In my experience, albeit limited (and I do defer to experts, like Shelter) there are many reasons for homelessness. Some are poor, some lose their jobs, some are evicted from their homes. Divorce and separation figure amongst the reasons people are forced to sleep rough, as do mental health issues. Some are escaping abuse. It is a far from simple picture, and the glib explanation that all who are vagrant “choose to live on the streets and take drugs and drink alcohol” is misleading. It is also harmful.

Some of the homeless acquire substance issues because of being homeless – it is a symptom of their homelessness rather than the reason. Many rough sleepers encounter violence and articles like this, in my opinion, help legitimise this.

I do receive complaints from residents about begging and anti-social behaviour caused by some in the homeless community, and the Southend Police do a good job in dealing with this. I take a zero-tolerance approach to this. But to label all who are ‘vagrant’ in the way described by PC Knight is plain wrong.

I hope you will be able to tell me that the article misquotes Essex Police. I hope you can also assure me that the Police in Southend will continue to do the fine job in treating the homeless with respect that all deserve. Homelessness is a growing issue, and we should be looking for solutions rather than stigmatising the most vulnerable in our community.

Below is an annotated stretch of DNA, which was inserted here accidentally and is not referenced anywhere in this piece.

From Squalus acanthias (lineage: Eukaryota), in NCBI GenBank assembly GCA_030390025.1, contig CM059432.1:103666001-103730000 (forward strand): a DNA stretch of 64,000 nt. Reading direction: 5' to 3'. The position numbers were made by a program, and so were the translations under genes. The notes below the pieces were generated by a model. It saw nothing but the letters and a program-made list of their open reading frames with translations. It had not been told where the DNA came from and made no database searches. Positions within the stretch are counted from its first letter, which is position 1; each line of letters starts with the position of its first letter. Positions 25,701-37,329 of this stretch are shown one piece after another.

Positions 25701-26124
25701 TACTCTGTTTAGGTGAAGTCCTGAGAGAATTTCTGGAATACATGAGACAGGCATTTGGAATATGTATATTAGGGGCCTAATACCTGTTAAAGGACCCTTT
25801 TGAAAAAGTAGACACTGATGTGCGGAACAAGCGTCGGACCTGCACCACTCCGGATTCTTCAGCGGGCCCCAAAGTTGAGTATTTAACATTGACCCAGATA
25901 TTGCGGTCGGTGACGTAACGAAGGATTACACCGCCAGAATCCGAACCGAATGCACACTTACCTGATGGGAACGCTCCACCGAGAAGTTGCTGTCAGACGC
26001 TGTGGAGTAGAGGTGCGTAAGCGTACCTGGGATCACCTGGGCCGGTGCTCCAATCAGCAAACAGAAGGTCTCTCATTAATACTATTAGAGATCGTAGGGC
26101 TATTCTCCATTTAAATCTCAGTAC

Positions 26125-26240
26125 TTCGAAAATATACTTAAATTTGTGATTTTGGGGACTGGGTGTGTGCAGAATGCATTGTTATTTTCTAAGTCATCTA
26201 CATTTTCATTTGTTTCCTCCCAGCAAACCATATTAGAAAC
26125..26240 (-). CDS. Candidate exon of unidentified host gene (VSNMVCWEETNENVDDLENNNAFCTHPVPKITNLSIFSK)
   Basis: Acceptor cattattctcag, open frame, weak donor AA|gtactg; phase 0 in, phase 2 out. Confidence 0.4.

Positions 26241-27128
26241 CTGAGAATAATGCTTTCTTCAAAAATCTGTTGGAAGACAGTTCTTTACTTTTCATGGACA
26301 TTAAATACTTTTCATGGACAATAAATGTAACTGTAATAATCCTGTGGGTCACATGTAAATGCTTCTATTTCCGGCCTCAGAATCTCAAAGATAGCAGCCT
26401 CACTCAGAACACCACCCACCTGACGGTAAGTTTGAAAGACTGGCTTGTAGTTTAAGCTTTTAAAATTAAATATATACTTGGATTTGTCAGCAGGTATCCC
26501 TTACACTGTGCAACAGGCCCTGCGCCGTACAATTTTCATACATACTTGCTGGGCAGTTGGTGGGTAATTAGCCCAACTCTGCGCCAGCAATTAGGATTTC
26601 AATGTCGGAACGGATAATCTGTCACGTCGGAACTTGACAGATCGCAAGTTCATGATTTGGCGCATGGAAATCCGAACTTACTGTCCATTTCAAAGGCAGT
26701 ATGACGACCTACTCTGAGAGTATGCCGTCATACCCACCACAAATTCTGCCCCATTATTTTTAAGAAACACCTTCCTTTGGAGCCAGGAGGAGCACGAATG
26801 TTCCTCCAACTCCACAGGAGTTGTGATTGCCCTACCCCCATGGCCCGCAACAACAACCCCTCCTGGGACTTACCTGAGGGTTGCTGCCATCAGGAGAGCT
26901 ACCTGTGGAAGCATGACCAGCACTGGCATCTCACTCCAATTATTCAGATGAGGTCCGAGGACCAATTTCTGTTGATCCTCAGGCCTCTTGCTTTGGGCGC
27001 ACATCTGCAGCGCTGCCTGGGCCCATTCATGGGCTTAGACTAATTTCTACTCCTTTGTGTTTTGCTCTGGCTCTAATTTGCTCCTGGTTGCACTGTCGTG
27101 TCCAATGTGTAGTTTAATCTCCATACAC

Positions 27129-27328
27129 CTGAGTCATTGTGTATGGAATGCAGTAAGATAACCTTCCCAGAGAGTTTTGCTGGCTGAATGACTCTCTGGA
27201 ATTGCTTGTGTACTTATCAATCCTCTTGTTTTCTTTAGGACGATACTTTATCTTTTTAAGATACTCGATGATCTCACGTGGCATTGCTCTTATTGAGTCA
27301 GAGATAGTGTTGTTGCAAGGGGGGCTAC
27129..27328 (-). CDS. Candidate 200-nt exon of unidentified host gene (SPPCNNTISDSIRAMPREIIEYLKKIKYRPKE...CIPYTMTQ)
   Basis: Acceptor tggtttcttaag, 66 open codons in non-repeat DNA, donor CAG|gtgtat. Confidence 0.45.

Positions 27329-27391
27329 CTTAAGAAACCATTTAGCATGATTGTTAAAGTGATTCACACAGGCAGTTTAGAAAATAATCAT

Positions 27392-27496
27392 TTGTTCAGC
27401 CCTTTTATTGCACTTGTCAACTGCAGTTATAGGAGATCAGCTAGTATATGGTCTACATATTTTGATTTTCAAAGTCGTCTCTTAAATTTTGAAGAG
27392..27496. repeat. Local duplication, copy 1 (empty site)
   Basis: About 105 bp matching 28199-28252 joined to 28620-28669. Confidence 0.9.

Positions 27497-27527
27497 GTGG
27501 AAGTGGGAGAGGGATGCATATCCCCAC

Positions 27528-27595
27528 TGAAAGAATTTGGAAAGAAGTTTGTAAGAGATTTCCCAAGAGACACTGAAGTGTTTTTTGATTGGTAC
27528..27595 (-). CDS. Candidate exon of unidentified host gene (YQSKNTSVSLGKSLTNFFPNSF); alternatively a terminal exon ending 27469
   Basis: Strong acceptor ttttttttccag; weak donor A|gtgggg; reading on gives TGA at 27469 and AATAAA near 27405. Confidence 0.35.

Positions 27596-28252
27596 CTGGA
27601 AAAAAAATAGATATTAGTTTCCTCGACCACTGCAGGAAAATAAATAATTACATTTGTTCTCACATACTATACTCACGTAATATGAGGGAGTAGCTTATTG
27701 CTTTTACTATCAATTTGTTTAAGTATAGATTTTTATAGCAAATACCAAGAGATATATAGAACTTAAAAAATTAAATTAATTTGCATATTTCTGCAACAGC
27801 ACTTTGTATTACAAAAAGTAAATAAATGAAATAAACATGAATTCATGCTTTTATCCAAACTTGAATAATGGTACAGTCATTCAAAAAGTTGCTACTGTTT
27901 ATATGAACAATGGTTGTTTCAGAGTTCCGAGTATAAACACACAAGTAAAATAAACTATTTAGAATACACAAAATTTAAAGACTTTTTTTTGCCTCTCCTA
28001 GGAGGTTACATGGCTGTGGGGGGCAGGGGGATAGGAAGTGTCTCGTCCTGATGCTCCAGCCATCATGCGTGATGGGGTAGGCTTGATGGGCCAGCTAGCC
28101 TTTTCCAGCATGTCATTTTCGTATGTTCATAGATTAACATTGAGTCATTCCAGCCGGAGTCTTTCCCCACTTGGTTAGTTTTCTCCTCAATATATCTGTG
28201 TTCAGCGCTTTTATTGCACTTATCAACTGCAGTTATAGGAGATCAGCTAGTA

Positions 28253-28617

Sincerely

Julian

The bedroom tax in Southend-on-Sea – an update

I have unearthed some more numbers, so I thought it worthwhile to have a recap.

There have been no evictions to date owing to the bedroom tax .

The number of tenants who have moved on a voluntary basis due to the bedroom tax is currently 59.

There have been fourteen cases of people moving owing to the bedroom tax who did so because of rent arrears.

Currently there are 350 SBC tenants impacted on by the bedroom tax.

In terms of the current number of smaller properties available, as at this week these are :

24 bedsits/one bed properties
7 two bed properties

Southend HMO statistics

An inspection of the HMO Licences Register shows the following distribution across the Borough of Southend-on-Sea (number by ward):

25 Milton
15 Kursaal
11 Chalkwell
3 Westborough
2 Leigh
2 Victoria
1 Prittlewell
1 Southchurch